18 JUNE 2000
. . .Every year Barbara and I have two wedding anniversaries, one by the Gregorian calendar we all use, the other by the church calendar.

. . . Since Gregory was a Pope, you’d think the two calendars would coincide, but they often don’t because the church calendar has seasons instead of months, some of which, like Easter, are determined by the full moon.

. . . Trinity Sunday is like that. The year we were married, it occurred on June 14, Flag Day. This year it occurred on June 18, Father’s Day.

. . . “Will the two ever coincide again?” my wife recently asked. Math whiz that I am, I responded “yes, every 29 years, on average.” I knew that because the moon takes 29 days to complete its orbit, going from full moon to full moon.

. . . Her question got me thinking. On the day we were married, there was a full eclipse of the moon. What were the chances, I wondered, that Trinity Sunday should fall on Flag Day with a total eclipse of the moon? I figure once every 10,585 years, meaning, in all likelihood, it has never happened before and never will again.

. . . Who says math isn’t fun?

. . . Last week I finished Paul Hoffman’s enjoyable biography of Hungarian mathematician Paul Erdös, a book titled “The Man Who Loved Only Numbers.” Erdös is the fellow who said, “A mathematician is an instrument for turning caffeine into theorems,” and who traveled from city to city living out of two suitcases. He did this most of his life. He never married, much less on a special Sunday.

. . . Hoffman tells of one mathematician who did marry but only slept with his wife on days equal to prime numbers; 1, 2, 3, 5, 7, 11, 13, 17, 19, 23, 29, and 31. Hoffman makes the point that -- unlike normal mathematicians -- this guy was seriously nuts; he’s now serving twenty years in the Oregon penitentiary for kidnapping and attempted murder.

. . . Does “normal mathematician” sound like an oxymoron to you? If normal mathematicians aren’t nuts, what are they?

. . . Recently, prizes of one million dollars each have been offered for the solutions to some simple mathematical problems. By simple, I mean that they are easy to understand but hard to prove, problems like the Goldbach Conjecture. They could have called it “the Goldbach Guess” but it doesn’t have quite the same ring to it, does it?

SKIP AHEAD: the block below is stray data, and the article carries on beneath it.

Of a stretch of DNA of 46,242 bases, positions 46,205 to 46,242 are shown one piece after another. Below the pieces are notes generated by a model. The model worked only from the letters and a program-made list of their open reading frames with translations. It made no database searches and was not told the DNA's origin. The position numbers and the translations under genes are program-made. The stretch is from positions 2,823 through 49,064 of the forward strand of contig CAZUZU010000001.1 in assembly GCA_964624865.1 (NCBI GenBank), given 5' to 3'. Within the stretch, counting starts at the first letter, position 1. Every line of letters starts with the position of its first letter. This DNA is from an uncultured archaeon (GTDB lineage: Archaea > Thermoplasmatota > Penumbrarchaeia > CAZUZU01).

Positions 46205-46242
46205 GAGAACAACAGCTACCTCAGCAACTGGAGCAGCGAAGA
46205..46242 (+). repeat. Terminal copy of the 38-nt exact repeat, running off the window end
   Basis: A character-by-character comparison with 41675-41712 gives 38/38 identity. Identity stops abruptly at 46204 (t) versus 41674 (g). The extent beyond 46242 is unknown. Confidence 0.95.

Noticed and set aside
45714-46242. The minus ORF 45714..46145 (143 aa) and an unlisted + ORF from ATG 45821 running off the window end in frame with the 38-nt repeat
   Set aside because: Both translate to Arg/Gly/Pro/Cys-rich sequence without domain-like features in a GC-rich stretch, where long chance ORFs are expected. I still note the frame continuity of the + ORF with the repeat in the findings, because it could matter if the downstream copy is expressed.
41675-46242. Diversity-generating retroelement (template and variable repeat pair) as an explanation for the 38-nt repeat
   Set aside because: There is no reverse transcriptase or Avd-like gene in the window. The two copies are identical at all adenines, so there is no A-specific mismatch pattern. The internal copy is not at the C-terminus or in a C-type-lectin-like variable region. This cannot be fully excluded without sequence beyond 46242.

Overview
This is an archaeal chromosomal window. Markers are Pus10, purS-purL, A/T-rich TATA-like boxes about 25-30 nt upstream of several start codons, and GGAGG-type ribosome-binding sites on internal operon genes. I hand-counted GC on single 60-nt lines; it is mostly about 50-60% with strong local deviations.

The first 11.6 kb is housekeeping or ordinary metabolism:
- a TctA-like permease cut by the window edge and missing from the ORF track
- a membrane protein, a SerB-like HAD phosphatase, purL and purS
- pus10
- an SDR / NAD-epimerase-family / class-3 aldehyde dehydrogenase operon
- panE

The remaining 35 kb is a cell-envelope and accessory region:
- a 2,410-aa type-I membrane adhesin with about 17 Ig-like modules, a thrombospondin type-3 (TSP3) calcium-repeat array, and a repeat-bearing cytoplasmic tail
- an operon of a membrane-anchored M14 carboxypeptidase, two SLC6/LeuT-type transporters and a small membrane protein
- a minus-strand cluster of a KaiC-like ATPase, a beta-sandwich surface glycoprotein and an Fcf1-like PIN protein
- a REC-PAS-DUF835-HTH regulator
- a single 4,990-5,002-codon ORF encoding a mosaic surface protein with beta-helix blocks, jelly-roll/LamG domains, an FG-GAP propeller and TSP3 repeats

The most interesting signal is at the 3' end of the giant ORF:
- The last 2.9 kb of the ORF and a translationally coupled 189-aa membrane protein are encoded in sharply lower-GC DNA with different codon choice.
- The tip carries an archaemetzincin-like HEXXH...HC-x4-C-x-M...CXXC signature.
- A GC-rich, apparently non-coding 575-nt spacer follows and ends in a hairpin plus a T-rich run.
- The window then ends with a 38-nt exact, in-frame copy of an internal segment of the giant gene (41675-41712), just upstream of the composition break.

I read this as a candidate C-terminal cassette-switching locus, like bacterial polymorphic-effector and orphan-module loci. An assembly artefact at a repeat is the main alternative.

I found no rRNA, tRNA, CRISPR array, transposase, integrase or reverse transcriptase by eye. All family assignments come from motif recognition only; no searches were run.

. . . As you know, there are two kinds of integers, prime numbers and composite numbers. Composite numbers are those numbers which can be expressed as the product of smaller numbers; prime numbers cannot. Six is composite since it equals two times three; two and three are both prime.

. . . Christian Goldbach guessed that every even number can be expressed as the addition of two prime numbers but he couldn’t prove it. In 258 years, no one else has proved it. Here’s your chance.

. . . If you can prove it, you can collect a million smackaroonies. You will also attain instant fame, at least among mathematicians. You will become a media icon in the pages of the Proceedings of the American Mathematical Society, a journal you never find in the magazine racks at your local grocery store because they sell out so quickly. As for your friends, they will envy the moola but will still wonder when you are going to do something useful with your life.

. . . Usefulness is not highly prized among mathematicians or artists. That said, Paul Hoffman (who, incidentally, publishes the Encyclopedia Britannica) quotes journalist Roger Cooper who was kept in solitary confinement in Iran for several years in the 1980s. Cooper claims mathematics helped keep him sane during his incarceration.

. . . “Between interrogations, always blindfolded and accompanied by slaps and punches when I refused to confess to being a British spy, I tried to find ways of amusing myself without books. I made a backgammon set with dice of bread, and evolved a maths system based on Roman numerals but with an apple pip for zero. Orange pips were units, plum stones were fives, and tens and hundreds were positional. This enabled me to calculate all the prime numbers up to 5,000, which I recorded in dead space where the door opened and could speculate on the anomalies in their appearance.”

. . . But this makes you wonder -- doesn’t it? -- why math didn’t keep that other fellow sane, the fellow still in prison in Oregon for kidnapping and attempted murder. I suspect that only __some__ mathematics helps calm the mind. Dealing with integers, yes. I can see how that might keep a person sane. But I suspect this guy who’s now in prison wasn’t dealing with integers. I suspect he was dealing with irrational numbers and may be still. That would make anyone crazy.

**Visit A Website About Prime Numbers**

Recommended by Paul Hoffman

**The Great Internet Mersenne Prime Search Website**

Your portal to better mental health.

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"Pure mathematics do remedy and cure many defects in the wit and faculties of individuals; for if the wit be dull, they sharpen it; if too wandering they fix it; if too inherent in the sense, they abstract it." -- Roger Bacon